We’re in a new era of cancer therapy innovation: 800 cell and gene therapy applications are currently under review with the FDA. In parallel, digital immuno-oncology (IO) solutions face growing demand. As oncologists have more options to offer their patients, they must keep up with clinical data to match each patient with the best therapy. BrightInsight is helping by enabling targeted, patient-specific interventions from clinically validated analysis of patient data.
A regulated digital health platform like ours empowers users to transfer, process, and analyze large and complex data sets, which enables algorithm development for oncologists to improve cancer diagnosis, treatment, and monitoring.
One such improvement is access to wearable sensors that can shorten in-patient hospital stays and allow patients to get home earlier. Wearables can track anything from heart rate to cancer symptoms, enabling quick intervention if the disease progresses. The algorithms offer predictions based on data from a patient’s wearable. Pairing the wearable with an app gives patients the ability to communicate with their care team without going in for an appointment, improving their sense of connection and reducing time and money spent commuting to Academic Medical Centers. For patients in rural areas, this makes a huge difference.
“Wearables can enable active communication between the patient and the care team, helping the patient feel connected,” says Chatrick Paul, Senior Vice President and Head of US Oncology Business at AstraZeneca. “That connection can make for a better patient experience, which in turn can improve outcomes.”
As the IO field is flooded with new data from various sources, oncologists need better clinical decision support tools, especially better access to data at the right time to make informed decisions about their patients’ care. The industry is trending towards running tests and comparing the results with existing data sets rather than beginning new clinical trials. With this new perspective on leveraging data, Class III Software as a Medical Device can leverage existing data and allow care teams to select the right treatment for each patient without the delay of extensive trials.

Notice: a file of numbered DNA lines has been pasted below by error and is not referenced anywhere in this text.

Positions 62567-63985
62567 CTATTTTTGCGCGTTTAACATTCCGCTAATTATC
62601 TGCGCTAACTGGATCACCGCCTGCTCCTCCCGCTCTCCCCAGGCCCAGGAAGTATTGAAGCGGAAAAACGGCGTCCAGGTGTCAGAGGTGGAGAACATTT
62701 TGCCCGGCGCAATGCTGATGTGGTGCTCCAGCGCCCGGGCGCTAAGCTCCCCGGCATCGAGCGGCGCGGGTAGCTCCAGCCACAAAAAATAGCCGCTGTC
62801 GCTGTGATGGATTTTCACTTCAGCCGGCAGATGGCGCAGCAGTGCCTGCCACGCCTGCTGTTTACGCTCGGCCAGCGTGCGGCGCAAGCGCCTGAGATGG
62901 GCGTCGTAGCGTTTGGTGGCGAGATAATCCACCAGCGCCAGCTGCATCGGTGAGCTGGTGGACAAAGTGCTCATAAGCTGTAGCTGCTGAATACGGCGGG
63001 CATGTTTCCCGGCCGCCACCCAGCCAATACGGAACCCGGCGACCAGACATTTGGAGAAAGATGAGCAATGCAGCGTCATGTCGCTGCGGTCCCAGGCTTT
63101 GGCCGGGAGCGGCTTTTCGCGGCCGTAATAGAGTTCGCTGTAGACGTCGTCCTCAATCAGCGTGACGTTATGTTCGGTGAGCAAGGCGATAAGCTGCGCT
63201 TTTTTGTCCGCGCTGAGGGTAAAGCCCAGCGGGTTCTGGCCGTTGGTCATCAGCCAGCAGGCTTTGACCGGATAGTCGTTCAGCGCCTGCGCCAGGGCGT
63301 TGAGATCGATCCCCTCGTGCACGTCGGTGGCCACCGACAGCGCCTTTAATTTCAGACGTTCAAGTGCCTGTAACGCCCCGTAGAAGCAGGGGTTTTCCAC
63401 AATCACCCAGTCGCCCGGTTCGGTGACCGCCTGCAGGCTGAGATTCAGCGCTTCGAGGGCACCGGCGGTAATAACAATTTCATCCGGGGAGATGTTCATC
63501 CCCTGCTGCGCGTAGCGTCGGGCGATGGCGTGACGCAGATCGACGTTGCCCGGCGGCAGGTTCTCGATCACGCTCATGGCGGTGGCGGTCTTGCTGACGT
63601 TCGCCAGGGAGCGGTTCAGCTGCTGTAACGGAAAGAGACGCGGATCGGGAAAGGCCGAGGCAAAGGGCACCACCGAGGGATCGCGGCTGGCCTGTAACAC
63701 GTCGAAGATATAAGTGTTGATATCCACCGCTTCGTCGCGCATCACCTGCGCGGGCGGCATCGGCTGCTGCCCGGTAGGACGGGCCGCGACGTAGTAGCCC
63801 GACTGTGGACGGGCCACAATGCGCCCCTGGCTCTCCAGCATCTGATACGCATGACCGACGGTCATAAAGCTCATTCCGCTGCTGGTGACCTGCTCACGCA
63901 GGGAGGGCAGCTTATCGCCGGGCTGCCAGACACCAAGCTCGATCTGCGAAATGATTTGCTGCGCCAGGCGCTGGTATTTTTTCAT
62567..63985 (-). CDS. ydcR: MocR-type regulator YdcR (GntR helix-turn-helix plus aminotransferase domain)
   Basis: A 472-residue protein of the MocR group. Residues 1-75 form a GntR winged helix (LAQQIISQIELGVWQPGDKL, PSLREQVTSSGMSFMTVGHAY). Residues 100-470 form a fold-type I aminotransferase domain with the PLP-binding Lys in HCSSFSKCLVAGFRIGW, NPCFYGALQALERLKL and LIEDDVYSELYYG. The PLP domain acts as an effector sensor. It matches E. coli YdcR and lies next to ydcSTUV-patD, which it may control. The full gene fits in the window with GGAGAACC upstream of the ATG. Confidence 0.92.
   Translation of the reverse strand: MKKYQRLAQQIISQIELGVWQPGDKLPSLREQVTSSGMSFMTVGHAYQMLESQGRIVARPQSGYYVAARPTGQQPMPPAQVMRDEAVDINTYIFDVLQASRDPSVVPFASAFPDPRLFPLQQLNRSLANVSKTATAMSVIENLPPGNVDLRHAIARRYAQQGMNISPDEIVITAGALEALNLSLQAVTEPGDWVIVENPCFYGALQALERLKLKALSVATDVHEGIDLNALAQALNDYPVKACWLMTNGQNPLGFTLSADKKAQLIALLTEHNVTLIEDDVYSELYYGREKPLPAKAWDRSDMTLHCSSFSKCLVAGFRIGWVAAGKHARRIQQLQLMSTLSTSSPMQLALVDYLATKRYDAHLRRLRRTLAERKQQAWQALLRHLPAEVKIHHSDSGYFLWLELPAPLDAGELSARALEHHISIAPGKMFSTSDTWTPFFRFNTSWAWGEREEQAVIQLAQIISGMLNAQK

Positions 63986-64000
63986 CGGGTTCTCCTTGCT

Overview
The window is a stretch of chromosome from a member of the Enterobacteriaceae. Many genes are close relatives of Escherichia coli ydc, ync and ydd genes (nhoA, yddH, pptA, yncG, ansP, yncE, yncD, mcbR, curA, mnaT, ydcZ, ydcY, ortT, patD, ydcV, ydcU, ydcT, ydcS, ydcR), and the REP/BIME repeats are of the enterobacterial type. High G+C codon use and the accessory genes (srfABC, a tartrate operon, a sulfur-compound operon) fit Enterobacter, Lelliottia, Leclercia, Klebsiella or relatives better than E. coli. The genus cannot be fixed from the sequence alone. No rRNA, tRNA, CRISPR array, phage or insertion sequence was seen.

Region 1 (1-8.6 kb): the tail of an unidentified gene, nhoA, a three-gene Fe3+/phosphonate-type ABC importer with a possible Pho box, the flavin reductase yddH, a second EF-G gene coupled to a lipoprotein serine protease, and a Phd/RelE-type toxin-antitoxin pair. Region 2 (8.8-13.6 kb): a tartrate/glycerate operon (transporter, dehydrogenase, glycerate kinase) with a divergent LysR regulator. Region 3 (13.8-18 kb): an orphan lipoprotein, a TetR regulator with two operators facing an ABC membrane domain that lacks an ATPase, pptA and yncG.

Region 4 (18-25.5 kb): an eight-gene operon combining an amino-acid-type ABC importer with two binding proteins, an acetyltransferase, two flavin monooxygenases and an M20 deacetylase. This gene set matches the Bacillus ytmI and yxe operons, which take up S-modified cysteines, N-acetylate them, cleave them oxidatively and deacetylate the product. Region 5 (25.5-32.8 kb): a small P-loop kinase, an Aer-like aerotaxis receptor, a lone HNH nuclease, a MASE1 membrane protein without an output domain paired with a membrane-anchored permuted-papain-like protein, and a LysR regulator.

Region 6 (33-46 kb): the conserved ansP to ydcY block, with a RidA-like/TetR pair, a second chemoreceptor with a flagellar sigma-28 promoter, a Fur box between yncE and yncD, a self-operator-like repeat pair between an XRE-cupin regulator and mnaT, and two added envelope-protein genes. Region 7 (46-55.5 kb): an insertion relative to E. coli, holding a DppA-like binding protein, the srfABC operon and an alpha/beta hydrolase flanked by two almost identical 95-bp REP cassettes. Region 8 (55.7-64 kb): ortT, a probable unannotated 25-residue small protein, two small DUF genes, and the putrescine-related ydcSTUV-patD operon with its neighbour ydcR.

With biopharma companies, wearables, and health IT systems relying on siloed proprietary software that struggles to integrate with other systems, it’s hard to generate a holistic view of the current data. In fact, biopharma and diagnostic companies struggle to communicate effectively with each other. This makes the plethora of new data less value than it could be.
Joe Bernardo, Operating Partner at Linden Capital, points out, “Pharma and the diagnostic companies have completely different need sets and development timelines. Also, the commercialization of a diagnostic assay is very different from the commercialization of a drug in the IO space. We need to think about the average oncologist and get them activated.”
Even within a single company, there are many stakeholders in various locations who have different requirements and uses for the available data. How can we coordinate oncologists, primary care physicians, radiologists, clinicians who deliver chemotherapy, and social workers? The goal is to build an algorithm that will bridge their needs and ultimately benefit the patient. That can be done by appropriately leveraging rapidly incoming data.
BrightInsight is on the cutting edge of this goal, providing a proven, compliant platform that captures, transmits, and analyzes data from medical devices, apps, software, and other products. You can learn more about how we’re enabling targeted interventions in our recent white paper, The Role of Digital Health in Immuno-oncology Therapy Development and Adoption.